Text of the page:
Mississippi Gov. Haley Barbour has proposed combining the state's three public black colleges into a single institution, Jackson State University. While Barbour said that campuses would continue to exist at what are now Alcorn State University and Mississippi Valley State University, the proposal marks the most dramatic state challenge in recent years to the continuation of some public black colleges -- and the move comes in the state whose higher education system was the subject of the U.S. Supreme Court ruling that governs college desegregation.
Barbour stressed that the merged institutions would survive in some form, he also said that this reorganization should result in the elimination of many programs, which supporters of black colleges fear will come largely from their institutions. The governor's budget statement said that all of the state's public colleges would see "a rationalization of class offerings.... Every university would be expected to reduce costs by consolidating or eliminating programs not pulling their financial weight." (The plan in total would turn eight universities in the state system into five.)
"I think this would be another act of discriminating against black colleges," said Julius L. Chambers, a leading civil rights lawyer who is president emeritus of a historically black institution, North Carolina Central University.
Chambers noted that mergers of black educational institutions in the South have not historically gone well for black students and educators. "What happens to the faculty at black colleges" when programs are consolidated? he asked. And if the consolidations result in smaller branch campuses where Alcorn State and Mississippi Valley are now full institutions, "how do you ensure that the same number of minority students end up in college? Why aren't they asking questions about minority enrollments?"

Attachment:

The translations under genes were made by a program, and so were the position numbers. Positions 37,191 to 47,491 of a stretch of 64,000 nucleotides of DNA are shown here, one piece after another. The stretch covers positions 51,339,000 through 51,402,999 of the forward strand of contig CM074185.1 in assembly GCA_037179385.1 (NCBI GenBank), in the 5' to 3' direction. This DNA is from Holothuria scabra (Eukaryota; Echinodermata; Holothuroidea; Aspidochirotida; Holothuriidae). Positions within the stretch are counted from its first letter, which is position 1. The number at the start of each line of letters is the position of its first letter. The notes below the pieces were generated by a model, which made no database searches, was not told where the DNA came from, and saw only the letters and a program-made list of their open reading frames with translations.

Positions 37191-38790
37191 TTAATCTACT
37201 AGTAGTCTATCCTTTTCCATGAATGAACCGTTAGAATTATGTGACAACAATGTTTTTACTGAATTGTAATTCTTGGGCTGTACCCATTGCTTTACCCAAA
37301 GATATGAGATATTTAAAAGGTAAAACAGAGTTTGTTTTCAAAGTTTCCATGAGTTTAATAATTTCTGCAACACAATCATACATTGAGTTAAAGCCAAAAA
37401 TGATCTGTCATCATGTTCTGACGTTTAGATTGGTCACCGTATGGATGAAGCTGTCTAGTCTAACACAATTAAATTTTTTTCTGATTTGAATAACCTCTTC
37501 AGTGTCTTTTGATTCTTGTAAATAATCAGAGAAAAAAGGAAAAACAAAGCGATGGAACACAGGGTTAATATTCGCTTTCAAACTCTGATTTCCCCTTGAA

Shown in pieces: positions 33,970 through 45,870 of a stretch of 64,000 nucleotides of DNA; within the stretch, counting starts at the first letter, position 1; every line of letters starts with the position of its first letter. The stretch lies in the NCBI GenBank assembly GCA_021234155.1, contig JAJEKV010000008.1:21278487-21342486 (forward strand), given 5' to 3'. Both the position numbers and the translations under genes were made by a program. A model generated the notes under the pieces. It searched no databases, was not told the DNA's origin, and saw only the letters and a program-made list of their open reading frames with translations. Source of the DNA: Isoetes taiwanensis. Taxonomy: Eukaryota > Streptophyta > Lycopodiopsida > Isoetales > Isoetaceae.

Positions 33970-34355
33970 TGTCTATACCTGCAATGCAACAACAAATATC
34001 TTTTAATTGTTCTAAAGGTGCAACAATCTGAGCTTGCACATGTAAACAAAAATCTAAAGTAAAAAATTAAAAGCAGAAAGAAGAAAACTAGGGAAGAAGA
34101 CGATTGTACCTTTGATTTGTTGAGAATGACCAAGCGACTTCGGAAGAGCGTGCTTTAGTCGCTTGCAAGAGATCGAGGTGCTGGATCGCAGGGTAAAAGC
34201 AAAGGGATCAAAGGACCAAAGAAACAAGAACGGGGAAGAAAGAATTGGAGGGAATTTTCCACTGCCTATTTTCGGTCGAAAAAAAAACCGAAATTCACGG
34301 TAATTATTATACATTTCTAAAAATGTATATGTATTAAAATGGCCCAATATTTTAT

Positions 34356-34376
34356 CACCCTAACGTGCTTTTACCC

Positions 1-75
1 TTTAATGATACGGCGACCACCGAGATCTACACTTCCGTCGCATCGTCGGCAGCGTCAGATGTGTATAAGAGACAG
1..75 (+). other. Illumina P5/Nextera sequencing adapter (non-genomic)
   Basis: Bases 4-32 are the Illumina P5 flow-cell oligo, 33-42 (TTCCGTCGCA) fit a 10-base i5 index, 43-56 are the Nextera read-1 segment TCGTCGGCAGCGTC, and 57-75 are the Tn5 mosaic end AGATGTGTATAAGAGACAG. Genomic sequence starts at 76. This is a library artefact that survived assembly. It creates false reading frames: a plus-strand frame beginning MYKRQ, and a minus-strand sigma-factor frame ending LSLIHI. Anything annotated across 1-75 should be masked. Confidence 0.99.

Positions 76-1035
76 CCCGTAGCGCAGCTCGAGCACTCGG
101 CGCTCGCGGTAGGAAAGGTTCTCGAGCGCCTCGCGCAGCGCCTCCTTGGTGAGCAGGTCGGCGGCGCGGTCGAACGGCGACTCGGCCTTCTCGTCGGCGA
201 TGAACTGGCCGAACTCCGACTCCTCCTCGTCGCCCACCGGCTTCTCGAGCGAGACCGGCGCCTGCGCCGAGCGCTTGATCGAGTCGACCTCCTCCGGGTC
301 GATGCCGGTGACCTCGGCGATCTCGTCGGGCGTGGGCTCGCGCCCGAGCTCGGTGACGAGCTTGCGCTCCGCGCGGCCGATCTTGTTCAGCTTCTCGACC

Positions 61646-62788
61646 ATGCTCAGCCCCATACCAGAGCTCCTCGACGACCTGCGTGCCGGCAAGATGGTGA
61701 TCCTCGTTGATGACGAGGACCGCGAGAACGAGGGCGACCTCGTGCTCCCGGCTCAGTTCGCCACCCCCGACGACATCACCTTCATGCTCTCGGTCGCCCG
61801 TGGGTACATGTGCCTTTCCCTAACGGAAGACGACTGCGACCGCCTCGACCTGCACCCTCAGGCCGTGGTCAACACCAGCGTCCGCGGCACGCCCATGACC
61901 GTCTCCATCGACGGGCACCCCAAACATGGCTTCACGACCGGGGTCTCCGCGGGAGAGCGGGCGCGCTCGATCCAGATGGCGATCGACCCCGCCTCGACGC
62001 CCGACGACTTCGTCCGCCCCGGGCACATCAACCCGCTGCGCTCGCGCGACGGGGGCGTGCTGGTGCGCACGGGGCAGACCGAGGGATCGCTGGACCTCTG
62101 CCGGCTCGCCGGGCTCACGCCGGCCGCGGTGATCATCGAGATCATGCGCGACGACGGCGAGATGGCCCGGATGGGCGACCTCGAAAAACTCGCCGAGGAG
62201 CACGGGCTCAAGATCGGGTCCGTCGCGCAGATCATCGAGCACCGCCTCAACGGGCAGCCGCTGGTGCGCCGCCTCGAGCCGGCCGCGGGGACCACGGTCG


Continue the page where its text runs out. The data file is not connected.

Not only is the governor making the proposal, but some powerful legislators have also been talking up the merger idea, not restricting it to black colleges (although other lawmakers are likely to oppose any mergers). Many advocates for black colleges fear that shortages in state budgets could lead to an increase in such proposals.
Any merger of black colleges in Mississippi would have particular political significance because of United States v. Fordice, a 1992 Supreme Court decision that found Mississippi had failed to desegregate its higher education system. The decision specifically encouraged the state to consider mergers and to cut down on duplication of academic programs as a means of desegregating -- but the decision did not order mergers.
The theory behind these suggestions is that duplication of academic programs at historically black and predominantly white institutions encourages white students to enroll at one set of institutions and black students at another -- and that the elimination of these choices will lead to a situation where black and white students enroll at the same institutions.
But supporters of black colleges have another theory about mergers: that they have consistently resulted in the elimination of options at institutions with a history of serving black students. Justice Clarence Thomas, while concurring with the Fordice decision, warned in a separate opinion that there was a danger of interpreting the ruling in ways that could hurt black colleges.